Helpx is the cheapest of the platforms with a membership fee of just 20 Euros for for a 2-year subscription. Although the website may seem quite basic, you can find everything you need to know about your position and can find a place to stay all over the world.


Bonus options: HostelWorld or


Neither HostelWorld nor are platforms where you can find work-accommodation exchanges directly…however, you CAN use them to see hostels all over the world and find ones that you might be interested in working at that aren’t listed on the platforms above.

And if you find one you like? Book a stay there and then ask if they need help once you arrive…or find their contact and reach out yourself!


How do I sustain myself while traveling and working in hostels?


If you’re going to be working at hostels in exchange for accommodation (and most likely not getting paid for it), you’re probably wondering how you’ll sustain yourself.

After all, even if you don’t have to pay for accommodation…you do still need to pay for basic living expenses, food, etc.

So for you to realistically be able to leave behind everything and work in hostels overseas, it’ll probably take some planning. For me, it took six months of planning and saving as much money as I could before I left.

The amount of money you need to save before you go will depend on where you’re going. Naturally, if you’re going to Europe, you’ll need to have good savings to account for visa costs, flights, travel insurance, etc.

On the other hand, Latin America will require you to have less money saved upfront. But you still probably won’t get paid, so you do need to take this into account.

Another option to sustain yourself while traveling is to seek out freelance work online like a “digital nomad”.

Your volunteer work is normally just a few hours a day, leaving you time to get in some paid work if you need to as well as explore your new home.

So if your current profession allows online work, this is a good option. Another option is to look for jobs in restaurants, bars, or local clubs. Many of those who choose to work in hostels also pick up work in places like these since they tend to be touristic and thus like to vary the nationality of their employees.


What do I need to know before I leave to volunteer/work in hostels around the world?


Well, unless you’re a rich businessperson that’s already achieved all that they’ve ever wanted in life and have now decided to become a full-on nomad hippie…you probably have some doubts about leaving everything behind.

For anyone who has stayed in a hostel before, you’ll know that you have neither luxury nor fancy amentities. Sharing your room with at least 4 other people will be your reality, and shared bathrooms aren’t always that clean.

And you know how it feels to have your own little corner of private space? Well, you won’t have that either.

It’s up to you to decide if the benefits outweigh the negatives (in my case, yes. But for someone like Nikki who is an introvert and really needs her own space and alone time, this would be harder and she couldn’t do it for months without a private room! )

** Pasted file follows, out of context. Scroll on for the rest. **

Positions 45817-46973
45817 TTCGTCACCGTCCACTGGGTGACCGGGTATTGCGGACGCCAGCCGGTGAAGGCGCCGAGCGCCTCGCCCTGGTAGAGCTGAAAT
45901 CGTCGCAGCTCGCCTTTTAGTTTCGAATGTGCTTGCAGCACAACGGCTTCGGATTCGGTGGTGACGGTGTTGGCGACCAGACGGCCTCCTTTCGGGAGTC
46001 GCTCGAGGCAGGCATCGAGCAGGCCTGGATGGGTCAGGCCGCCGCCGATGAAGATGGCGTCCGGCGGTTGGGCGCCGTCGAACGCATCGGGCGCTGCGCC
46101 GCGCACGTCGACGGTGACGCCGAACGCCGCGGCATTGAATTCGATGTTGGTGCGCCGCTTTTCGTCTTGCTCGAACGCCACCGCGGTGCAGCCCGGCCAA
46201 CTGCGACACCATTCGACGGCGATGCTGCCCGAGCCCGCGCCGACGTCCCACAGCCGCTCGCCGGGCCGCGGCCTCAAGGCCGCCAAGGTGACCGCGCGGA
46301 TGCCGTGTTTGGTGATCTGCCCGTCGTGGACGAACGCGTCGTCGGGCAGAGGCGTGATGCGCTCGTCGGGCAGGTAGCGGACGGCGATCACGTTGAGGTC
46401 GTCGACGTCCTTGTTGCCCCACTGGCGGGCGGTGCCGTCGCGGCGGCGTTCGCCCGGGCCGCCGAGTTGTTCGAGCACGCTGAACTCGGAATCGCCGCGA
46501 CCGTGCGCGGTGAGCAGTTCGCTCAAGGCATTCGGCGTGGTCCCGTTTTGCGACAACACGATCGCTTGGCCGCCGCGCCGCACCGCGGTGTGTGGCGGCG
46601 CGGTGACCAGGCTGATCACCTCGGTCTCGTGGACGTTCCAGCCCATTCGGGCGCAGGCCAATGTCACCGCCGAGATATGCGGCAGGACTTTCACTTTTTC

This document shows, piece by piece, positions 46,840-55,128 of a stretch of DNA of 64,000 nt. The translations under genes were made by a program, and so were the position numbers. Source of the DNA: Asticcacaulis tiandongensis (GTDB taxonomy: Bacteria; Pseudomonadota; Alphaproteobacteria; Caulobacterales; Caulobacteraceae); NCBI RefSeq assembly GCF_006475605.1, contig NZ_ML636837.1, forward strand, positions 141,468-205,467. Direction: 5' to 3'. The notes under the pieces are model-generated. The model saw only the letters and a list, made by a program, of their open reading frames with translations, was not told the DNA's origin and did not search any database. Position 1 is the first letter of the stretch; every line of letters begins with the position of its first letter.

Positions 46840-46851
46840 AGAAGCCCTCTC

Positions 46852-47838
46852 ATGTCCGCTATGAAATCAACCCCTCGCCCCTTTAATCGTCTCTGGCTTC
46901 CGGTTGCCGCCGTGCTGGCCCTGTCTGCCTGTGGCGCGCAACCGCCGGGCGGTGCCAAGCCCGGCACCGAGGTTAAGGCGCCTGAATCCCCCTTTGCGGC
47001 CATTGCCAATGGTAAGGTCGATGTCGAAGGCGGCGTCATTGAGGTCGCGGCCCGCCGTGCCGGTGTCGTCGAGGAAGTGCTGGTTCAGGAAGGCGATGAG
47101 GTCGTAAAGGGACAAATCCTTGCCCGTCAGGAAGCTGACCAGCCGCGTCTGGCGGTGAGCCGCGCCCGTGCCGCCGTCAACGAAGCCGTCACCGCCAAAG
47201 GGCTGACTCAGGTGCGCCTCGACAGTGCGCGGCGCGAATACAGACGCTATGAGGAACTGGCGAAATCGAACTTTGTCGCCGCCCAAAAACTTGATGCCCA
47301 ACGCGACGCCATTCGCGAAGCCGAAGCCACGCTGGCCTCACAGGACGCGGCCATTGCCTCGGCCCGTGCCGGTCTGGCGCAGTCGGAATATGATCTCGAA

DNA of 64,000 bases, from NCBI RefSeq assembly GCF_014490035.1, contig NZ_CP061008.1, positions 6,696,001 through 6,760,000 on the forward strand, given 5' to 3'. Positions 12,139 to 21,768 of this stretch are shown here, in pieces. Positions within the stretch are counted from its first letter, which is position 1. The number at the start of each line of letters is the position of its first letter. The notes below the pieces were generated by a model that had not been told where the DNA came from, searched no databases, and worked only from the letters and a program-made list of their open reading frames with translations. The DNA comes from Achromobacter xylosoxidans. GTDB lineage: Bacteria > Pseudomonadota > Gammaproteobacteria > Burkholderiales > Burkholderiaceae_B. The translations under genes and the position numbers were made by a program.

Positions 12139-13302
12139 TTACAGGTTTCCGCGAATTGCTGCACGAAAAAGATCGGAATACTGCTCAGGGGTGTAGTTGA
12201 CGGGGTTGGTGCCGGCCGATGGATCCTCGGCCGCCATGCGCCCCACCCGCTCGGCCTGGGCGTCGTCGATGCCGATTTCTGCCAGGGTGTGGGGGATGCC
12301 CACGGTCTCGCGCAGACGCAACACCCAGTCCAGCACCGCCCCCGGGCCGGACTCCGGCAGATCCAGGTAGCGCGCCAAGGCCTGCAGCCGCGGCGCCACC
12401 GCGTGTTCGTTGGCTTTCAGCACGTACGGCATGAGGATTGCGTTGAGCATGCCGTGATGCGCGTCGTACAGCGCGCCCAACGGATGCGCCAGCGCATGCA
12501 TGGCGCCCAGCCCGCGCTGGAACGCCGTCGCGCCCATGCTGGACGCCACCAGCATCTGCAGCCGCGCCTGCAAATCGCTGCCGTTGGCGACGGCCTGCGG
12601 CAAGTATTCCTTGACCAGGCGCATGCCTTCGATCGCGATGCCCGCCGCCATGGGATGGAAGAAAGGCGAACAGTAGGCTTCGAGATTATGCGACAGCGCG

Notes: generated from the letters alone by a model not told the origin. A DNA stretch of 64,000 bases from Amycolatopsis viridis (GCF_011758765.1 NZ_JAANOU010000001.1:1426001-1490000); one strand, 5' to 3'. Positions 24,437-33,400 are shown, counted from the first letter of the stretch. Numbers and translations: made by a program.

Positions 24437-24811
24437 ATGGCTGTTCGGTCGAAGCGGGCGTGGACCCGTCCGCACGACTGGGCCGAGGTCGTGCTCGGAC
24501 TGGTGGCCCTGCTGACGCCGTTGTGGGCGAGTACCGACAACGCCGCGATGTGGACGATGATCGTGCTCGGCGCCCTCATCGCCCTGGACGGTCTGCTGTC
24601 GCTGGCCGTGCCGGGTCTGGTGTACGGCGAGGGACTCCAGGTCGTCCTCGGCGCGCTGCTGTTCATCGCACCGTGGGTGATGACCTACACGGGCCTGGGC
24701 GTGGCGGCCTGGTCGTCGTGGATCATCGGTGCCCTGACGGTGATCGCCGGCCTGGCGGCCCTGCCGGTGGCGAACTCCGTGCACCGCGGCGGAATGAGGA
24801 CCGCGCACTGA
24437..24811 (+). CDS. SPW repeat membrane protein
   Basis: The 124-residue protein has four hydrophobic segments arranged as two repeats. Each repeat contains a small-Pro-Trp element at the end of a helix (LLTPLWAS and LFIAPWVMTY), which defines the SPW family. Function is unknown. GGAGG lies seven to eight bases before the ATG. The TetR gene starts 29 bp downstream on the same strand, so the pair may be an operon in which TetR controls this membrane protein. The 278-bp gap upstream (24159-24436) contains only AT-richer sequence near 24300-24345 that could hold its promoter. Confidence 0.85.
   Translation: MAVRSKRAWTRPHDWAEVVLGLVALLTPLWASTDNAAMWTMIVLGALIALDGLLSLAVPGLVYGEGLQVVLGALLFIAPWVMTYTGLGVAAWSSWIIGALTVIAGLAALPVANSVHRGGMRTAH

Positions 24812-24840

And above all us, you’ll need to be friendly, have an open mind, and respectful. Because when you work in hostels around the world, you’ll meet people from all types of cultures with all types of values. So it’s important that even though you’re a volunteer…you still need to give your work your all because the host is counting on you!


One final tip: the most you save, the longer you can extend your adventure…


And now, one last (very important) detail that may be difficult for some, but not for others. When you choose this lifestyle of working in hostels overseas with nothing but a backpack and no guarantee of a monthly salary, you’ll need to save some money.

So even if you want to go out for that weekend dinner, to that club, or out for drinks…keep in mind that every single cent needs to be carefully considered. Because the more money you have saved before your trip, the longer you’ll be able to travel.

And that’s it!

Do you feel ready to take on the world and work in hostels around the world? And join in on the challenge of living a simpler life…but one filled with experiences and culture?

Let me know in the comments area below which country you plan to go to first! If I’ve already been there, I’ll give you some tips! 🙂

(And of course, feel free to comment if you have any other questions about working or hostels or living abroad in general!).

Planning your next trip?

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 Already reserved your hotel or hostel? If not, our article with The 6 Best and Cheapest Websites to Find & Reserve Accommodation can help you out. You’ll also find some promotions and discount codes.


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 Still haven’t booked your plane ticket and want to save big? Take a look at our page with 16 Tips to Save on Flights where you’ll also find the 4 best websites to buy your plane tickets. 


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And finally, will you need to rent a car during your trip? Then surely our page with The 5 Best and Cheapest Websites to Compare and Rent Cars Around the World will help you choose the best rental car and find a good deal.